Michael D. Matlock traces “Innovations of Solomon’s Temple Prayer in Early Jewish Literature” by focusing primarily on the prayers of petition in 1 Kings 8:22–53 and the larger context of 1 Kings 8 and 9. Beginning with the MT, Matlock makes several observations about the structure and theology of Solomon’s prayer, and then compares the MT to the OG, concluding “the OG enhances Solomon’s position in virtually all variations between OG and MT” (167). For example, the LXX seems to reject pantheistic theology made popular by the Stoics (that God is inseparable from all matter and form). The Old Greek translator adds the words μετὰ ἀνθρώπων (“with men”) in v. 27 to avoid this confusion. Moreover, in v. 44, the OG strives to avoid the implication that Yhwh was bound to Jerusalem by rendering the phrase אל־יהוה דרך העיר (“to the Lord, toward the city”) adding ἐν ὀνόματι (“in the name of”). Matlock observes the translator takes every opportunity to enhance Solomon’s position, including enhancement of the fame of Jerusalem and the glory of Solomon’s kingdom. The translator avoids anthropomorphism and anthropopathism (169) and “diverts any pantheistic notion found in the MT and avoids the notion that God is not omnipresent” (170). By way of comparison, Matlock examines the same prayer as reported in Josephus, (Antiq. 8.107–8, 111–17). Josephus rewrites Solomon’s short two-verse prayer (1 Kgs 8:12–13) in two extended sections which represent “explicit ideas of Josephus’ theology and philosophy” (172), including a “kind of Stoic pantheism” (173). Josephus embeds his own Hellenistic philosophical thinking and rational theology into this prayer (174). Matlock argues Josephus presenting the finest ideas in the Greek culture as part of the Hebrew genius. Solomon’s prayer is therefore Josephus’ vehicle to enhance pantheistic Stoic views of God and place them in the mouth of Solomon (184). Matlock then compares this to the version of Solomon’s Temple Prayer in Targum Jonathan. The structure and organization of Solomon’s prayer shows no significant alteration and anthropomorphic language is avoided. The targumist eliminates references which might indicate the existence of competing gods (184).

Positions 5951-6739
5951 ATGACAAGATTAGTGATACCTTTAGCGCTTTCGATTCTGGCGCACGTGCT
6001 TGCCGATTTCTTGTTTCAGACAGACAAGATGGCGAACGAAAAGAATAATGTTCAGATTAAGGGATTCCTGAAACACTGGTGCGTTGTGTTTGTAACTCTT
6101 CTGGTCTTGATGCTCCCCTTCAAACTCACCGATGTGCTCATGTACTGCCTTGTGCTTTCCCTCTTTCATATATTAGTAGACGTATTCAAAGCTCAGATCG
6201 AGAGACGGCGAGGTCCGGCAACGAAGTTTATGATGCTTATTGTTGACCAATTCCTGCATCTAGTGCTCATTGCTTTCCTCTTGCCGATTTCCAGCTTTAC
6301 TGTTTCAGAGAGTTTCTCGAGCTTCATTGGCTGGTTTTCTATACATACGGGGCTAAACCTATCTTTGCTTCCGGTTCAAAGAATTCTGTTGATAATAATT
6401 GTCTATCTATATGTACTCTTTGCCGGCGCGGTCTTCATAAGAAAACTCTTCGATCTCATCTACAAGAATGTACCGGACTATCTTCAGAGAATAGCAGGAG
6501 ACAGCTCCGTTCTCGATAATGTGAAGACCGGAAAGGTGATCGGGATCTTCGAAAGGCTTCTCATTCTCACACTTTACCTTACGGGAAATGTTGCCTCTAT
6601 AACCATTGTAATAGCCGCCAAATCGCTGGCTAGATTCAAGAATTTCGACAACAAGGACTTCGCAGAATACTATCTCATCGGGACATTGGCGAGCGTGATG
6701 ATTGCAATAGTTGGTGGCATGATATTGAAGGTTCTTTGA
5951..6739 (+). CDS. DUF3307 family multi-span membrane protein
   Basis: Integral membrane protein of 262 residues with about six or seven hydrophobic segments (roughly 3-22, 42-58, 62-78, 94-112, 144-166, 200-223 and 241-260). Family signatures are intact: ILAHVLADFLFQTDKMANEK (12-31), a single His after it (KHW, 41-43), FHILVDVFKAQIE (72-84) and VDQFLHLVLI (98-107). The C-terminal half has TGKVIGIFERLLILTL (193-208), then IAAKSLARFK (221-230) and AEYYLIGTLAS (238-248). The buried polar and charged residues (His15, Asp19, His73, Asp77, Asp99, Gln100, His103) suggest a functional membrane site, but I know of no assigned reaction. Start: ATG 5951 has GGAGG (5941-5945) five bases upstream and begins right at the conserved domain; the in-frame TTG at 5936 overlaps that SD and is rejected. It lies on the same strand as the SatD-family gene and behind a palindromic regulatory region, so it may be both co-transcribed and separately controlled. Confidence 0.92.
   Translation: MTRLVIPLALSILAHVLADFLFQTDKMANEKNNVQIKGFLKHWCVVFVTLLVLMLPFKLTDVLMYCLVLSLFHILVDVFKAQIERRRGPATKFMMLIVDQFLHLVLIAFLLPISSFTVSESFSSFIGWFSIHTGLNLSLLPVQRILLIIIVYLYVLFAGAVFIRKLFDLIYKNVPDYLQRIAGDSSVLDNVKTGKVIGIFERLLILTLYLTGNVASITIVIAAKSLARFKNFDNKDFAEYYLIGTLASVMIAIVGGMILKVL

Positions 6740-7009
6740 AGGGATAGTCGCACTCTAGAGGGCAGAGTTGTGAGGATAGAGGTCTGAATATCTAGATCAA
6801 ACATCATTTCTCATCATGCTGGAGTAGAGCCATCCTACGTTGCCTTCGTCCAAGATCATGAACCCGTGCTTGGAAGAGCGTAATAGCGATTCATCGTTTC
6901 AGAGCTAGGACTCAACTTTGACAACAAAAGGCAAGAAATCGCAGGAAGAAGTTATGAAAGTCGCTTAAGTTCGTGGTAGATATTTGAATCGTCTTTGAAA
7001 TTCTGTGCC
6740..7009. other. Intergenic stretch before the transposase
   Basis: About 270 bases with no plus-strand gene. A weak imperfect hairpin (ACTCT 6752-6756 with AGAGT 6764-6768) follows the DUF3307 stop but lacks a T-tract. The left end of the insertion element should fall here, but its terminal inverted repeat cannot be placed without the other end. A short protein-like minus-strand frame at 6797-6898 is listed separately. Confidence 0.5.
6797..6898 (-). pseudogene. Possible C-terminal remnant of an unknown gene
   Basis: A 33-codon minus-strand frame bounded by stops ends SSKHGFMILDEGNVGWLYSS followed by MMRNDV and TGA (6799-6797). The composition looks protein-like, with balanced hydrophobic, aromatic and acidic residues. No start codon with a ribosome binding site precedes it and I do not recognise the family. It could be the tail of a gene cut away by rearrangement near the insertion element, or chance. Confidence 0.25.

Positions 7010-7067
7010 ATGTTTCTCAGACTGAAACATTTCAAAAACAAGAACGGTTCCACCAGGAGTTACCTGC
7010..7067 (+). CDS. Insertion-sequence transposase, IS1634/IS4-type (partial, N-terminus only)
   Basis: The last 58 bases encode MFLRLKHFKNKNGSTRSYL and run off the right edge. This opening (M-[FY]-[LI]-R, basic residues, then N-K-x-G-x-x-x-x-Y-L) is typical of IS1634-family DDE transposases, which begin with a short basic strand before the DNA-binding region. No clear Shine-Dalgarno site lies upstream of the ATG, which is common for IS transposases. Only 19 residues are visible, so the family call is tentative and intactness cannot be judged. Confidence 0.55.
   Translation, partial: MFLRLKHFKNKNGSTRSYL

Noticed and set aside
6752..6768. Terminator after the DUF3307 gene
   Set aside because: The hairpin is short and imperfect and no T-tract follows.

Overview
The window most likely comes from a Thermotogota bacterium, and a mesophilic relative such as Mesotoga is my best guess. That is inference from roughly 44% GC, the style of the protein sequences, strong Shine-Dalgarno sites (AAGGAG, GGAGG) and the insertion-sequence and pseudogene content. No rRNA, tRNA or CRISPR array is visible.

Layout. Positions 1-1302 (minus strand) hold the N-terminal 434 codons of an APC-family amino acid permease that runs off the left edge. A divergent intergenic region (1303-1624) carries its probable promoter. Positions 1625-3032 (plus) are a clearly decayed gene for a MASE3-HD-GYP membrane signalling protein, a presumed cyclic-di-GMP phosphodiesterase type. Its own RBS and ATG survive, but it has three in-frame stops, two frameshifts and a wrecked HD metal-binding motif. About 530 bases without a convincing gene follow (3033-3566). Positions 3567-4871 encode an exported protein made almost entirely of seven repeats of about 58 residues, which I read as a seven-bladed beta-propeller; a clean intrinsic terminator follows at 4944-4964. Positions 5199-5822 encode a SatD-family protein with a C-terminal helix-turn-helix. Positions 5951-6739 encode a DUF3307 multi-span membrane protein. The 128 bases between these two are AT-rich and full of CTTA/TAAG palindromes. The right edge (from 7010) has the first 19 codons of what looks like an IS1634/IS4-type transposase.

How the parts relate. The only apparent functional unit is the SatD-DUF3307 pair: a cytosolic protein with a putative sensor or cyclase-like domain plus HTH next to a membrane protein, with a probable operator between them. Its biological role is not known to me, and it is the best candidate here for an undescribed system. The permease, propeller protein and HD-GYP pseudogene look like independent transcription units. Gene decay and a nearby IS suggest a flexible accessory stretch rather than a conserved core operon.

Finally, Elsie Stern offers a study of tannaitic prayers (“Praying Scripture: Rethinking the Role of Biblical Utterances in Early Jewish Liturgy”). Her goal is to re-examine tannaitic construction of kriʾat shema from the perspective as a recitation of scriptural passages (188). The highly innovative nature of kriʾat shema, as it is constructed in the tannaitic literature. The ritual is the first case in which adult Jewish men, regardless of their professional class or educational background, are required to recite large units of scripture verbatim. For example, in M.ber 2:4, the form of precise, verbatim repetition “resonates strongly with the practice of literate text-brokers” trained in memorization and faithful reproduction of orally transmitted materials (193). She concludes that while written torah was “public property” of both Jews and Christians, the oral torah was the “private patrimony of rabbinic Jews” who saw this form as superior and therefore a marker of theological superiority (199).
Conclusion. The essays in this collection cover a broad range of topics than the first volume (Volume 1, LNTS 469), combining John’s Gospel, Paul’s letters and James, but also how the LXX, Josephus, the rabbinic traditions as well as early church iconography understood Scripture. Both volumes speak the wide variety of approaches the Hebrew Bible by later Christian and Jewish readers. It would be impossible to create a general statement which fairly describes how all Christian readers read Scripture, let alone the LXX, Josephus and other Jewish voices. The strength of this volume is its breadth, but perhaps this is also the weakness. A collection of twelve essays could be produced on just John or Paul, although these sorts of collections do exist. More work could be done on the LXX in comparison to other Second Temple Jewish readings of Scripture. Matlock’s essay, for example, opens up some interesting lines of inquiry by comparing the LXX and Josephus. I would have like additional essays on other Second Temple literature (Jubliees as Scripture re-written, DSS exegesis, etc.), but these go beyond the scope of the series.
NB: Thanks to Logos Bible Software for kindly providing me with a review copy of this book. This did not influence my thoughts regarding the work.